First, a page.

UPenn MEAM Department Seminar Now on YouTube


I captured my department seminar using ScreenFlow along with my iPhone in my shirt pocket to get the audio. After syncing the audio in ScreenFlow, I posted the talk on YouTube. Let me know what you think!

Nicholas M Schneider
Ph.D. Candidate, University of Pennsylvania 

“In Situ Liquid Cell Electron Microscopy with the NanoAquarium: A Study in Electrochemistry and Radiation Chemistry”
Advisor: Dr. Haim Bau

The advent of Electron Microscopy has fostered major advances in a broad spectrum of disciplines. The required vacuum of standard electron microscopy precludes imaging of process and objects suspended in liquid media. Many important processes, such as the potentially catastrophic formation of dendrites during battery cycling, take place in liquid systems. The recent development of liquid cells like the NanoAquarium overcomes this limitation, enabling imaging of temporally evolving processes in liquid systems with nanoscale resolution. I will describe the use of the NanoAquarium to investigate the morphological evolution of the electrode-electrolyte interface during electroplating and stripping of electrodes, nanoparticle growth and assembly, and the fundamentals of beam-irradiated medium interactions (Radiation Chemistry). The results of my work are applicable to battery technology and to nanomanufacturing.

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YouTube Channelhttps://www.youtube.com/user/NicholasMSchneider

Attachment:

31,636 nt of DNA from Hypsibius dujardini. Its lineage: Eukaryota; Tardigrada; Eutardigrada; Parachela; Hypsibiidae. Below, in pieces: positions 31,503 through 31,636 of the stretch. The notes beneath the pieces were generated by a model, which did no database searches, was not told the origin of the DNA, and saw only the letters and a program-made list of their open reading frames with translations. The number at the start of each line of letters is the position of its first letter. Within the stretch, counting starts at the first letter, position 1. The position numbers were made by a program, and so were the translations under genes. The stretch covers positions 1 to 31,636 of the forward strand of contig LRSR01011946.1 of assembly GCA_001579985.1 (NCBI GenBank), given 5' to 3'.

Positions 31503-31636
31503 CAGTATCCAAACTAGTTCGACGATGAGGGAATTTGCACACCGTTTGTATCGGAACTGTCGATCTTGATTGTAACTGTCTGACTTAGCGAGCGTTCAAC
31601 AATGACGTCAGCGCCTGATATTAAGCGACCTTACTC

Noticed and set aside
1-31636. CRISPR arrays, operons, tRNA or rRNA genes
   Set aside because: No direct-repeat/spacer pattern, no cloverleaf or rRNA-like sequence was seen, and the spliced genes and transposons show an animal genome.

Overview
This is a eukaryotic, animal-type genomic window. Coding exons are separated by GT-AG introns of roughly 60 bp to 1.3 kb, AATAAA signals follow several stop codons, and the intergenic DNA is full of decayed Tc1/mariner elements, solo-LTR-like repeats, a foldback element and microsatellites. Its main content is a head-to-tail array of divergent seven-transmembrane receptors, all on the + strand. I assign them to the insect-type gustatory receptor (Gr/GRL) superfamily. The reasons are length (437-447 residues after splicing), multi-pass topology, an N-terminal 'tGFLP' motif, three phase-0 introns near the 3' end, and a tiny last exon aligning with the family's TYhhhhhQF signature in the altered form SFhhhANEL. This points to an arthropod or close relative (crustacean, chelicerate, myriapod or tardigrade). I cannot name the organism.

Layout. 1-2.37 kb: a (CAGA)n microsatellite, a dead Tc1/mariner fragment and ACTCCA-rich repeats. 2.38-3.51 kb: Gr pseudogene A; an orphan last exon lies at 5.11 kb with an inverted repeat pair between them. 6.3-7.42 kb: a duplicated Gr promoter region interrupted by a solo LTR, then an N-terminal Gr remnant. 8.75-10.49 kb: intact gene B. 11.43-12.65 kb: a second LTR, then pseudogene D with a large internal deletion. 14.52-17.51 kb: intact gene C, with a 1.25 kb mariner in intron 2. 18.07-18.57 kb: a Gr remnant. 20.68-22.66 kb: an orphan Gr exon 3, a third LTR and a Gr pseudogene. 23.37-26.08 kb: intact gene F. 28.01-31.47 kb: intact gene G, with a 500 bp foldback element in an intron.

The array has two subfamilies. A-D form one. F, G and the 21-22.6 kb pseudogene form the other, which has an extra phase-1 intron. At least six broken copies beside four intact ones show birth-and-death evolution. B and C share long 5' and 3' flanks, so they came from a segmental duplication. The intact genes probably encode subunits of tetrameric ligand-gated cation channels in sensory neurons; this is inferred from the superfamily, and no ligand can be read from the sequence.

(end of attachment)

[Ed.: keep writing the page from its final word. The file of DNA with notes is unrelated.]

Nicholas M Schneider

Nicholas M Schneider is a 2010 graduate from the Kate Gleason College of Engineering who is now a Doctoral Candidate at the University of Pennsylvania. Originally from an obscure town south of Buffalo, New York, he attended the Rochester Institute of Technology where he received concurrent Bachelor of Science and Master of Science degrees. While there he had a number of Co-ops including a six month stay as a Design Engineer at Lockheed Martin and Research positions with Dr. Satish Kandlikar. Nicholas currently works with Dr. Haim H Bau in the field dubbed “in situ electron microscopy of liquid systems” where he studies applications in energy and biological systems. Outside of the lab, Nicholas Schneider is a Graduate Associate in Rodin College House and enjoys running (he ran his second Philly Marathon this past November), cooking, baking, reading, and justifying his coffee addiction by making it a hobby.